87. 87. HPC Workloads
  88. 88. Why HPC in the Cloud? <ul><li>We already have a data-centre. </li><ul><li>Not seeking to replace our existing infrastructure.
  89. 89. Not cost effective. </li></ul><li>But: Long lead-times for installing kit. </li><ul><li>~3-6 months from idea to going live.
  90. 90. Longer than the science can wait.
  91. 91. Ability to burst capacity might be useful. </li></ul><li>Test environments. </li><ul><li>Test at scale.
  92. 92. Large clusters for a short amount of time. </li></ul></ul>
  93. 93. Distributing analysis tools <ul><li>Sequencing is becoming a commodity.
  94. 94. Informatics / analysis tools needs to be commodity too.
  95. 95. Requires a significant amount of domain knowledge. </li><ul><li>Complicated software installs, relational databases etc. </li></ul><li>Goal: </li><ul><li>Researcher with no IT knowledge can take their sequence data, upload it to AWS, get it analysed and view the results. </li></ul></ul>
  96. 96. Life Sciences HPC Workloads Tightly Coupled (MPI) Embarrassingly Parallel CPU Bound IO Bound modelling/ docking Simulation Genomics
  97. 97. Our Workload <ul><li>Embarrassingly Parallel. </li><ul><li>Lots of single threaded jobs.
  98. 98. 10,000s of jobs.
  99. 99. Core algorithms in C
  100. 100. Perl pipeline manager to generate and manage workflow.
  101. 101. Batch schedular to execute jobs on nodes.
  102. 102. mysql database to hold results & state. </li></ul><li>Moderate memory sizes. </li><ul><li>3 GB/core </li></ul><li>IO bound. </li><ul><li>Fast parallel filesystems. </li></ul></ul>
  103. 103. Life Sciences HPC Workloads Tightly Coupled (MPI) Embarrassingly Parallel CPU Bound IO Bound modelling/ docking Simulation Genomics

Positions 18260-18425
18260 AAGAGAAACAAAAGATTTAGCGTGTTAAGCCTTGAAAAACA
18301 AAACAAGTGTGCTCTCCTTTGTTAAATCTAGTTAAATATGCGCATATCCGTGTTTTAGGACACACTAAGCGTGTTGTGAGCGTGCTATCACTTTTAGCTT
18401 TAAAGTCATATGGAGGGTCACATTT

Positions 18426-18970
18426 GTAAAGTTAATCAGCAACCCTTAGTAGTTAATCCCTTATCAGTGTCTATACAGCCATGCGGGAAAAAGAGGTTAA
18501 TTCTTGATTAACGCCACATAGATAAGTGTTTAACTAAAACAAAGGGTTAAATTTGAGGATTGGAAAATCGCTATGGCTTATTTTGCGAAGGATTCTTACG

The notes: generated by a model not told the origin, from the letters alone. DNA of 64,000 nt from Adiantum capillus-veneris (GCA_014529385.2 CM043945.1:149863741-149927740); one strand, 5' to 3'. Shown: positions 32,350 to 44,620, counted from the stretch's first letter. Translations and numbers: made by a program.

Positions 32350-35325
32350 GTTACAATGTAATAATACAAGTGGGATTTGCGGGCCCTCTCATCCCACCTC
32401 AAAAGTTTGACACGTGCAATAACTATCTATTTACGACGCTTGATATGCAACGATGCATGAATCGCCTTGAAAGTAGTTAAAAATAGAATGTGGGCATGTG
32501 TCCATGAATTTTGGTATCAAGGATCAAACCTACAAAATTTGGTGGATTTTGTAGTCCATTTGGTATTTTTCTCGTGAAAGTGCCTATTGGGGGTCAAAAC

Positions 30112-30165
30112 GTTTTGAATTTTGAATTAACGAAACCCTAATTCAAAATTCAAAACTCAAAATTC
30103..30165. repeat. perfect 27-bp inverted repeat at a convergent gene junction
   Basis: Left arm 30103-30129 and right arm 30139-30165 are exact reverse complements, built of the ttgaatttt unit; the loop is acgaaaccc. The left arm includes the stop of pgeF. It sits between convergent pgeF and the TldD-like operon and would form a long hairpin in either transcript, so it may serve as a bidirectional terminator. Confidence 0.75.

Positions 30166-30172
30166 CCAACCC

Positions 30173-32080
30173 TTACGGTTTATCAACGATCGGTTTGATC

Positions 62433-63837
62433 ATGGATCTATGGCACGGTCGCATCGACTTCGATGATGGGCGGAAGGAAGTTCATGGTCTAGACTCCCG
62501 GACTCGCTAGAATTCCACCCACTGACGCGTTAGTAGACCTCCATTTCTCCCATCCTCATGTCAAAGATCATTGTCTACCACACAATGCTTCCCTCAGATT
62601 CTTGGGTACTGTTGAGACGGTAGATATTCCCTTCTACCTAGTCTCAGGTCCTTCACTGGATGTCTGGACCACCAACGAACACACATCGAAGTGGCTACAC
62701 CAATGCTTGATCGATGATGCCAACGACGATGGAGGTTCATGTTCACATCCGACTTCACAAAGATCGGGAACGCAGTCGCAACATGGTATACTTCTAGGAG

104. 104. Different Architectures VS CPU CPU CPU Fat Network POSIX Global filesystem CPU CPU CPU CPU thin network Local storage Local storage Local storage Local storage Batch schedular S3 Hadoop?
  105. 105. Life Sciences HPC Workloads Tightly Coupled (MPI) Embarrassingly Parallel CPU Bound IO Bound modelling/ docking Simulation Genomics
  106. 106. Careful choice of problem: <ul><li>Choose a simple part of the pipeline </li><ul><li>Re-factor all the code that expects global filesystem and make it use S3. </li></ul><li>Why not use hadoop? </li><ul><li>Production code that works nicely inside Sanger.
  107. 107. Vast effort to port code, for little benefit.
  108. 108. Questions about stability for multi-user systems internally. </li></ul><li>Build self assembling HPC cluster. </li><ul><li>Code which will spin up AWS images and self assembles into a HPC cluster and batch schedular. </li></ul><li>Cloud allows you to simplify. </li><ul><li>Sanger compute cluster is shared. </li><ul><li>Lots of complexity in ensuring applications/users play nicely together. </li></ul><li>AWS clusters are unique to a user/application. </li></ul></ul>
  109. 109. The real problem: Internet <ul><li>Data transfer rates (gridFTP/FDT via our 2 Gbit/s site link). </li><ul><li>Cambridge -> EC2 East coast: 12 Mbytes/s (96 Mbits/s)
  110. 110. Cambridge -> EC2 Dublin: 25 Mbytes/s (200 Mbits/s)
  111. 111. 11 hours to move 1TB to Dublin.
  112. 112. 23 hours to move 1 TB to East coast. </li></ul><li>What speed should we get? </li><ul><li>Once we leave JANET (UK academic network) finding out what the connectivity is and what we should expect is almost impossible. </li></ul><li>Do you have fast enough disks at each end to keep the network full? </li></ul>
  113. 113. Networking <ul><li>How do we improve data transfers across the public internet? </li><ul><li>CERN approach; don't.
  114. 114. 10 Gbit dedicated network between CERN and the T1 centres. </li></ul><li>Can it work for cloud? </li><ul><li>Buy dedicated bandwidth to a provider. </li><ul><li>Ties you in.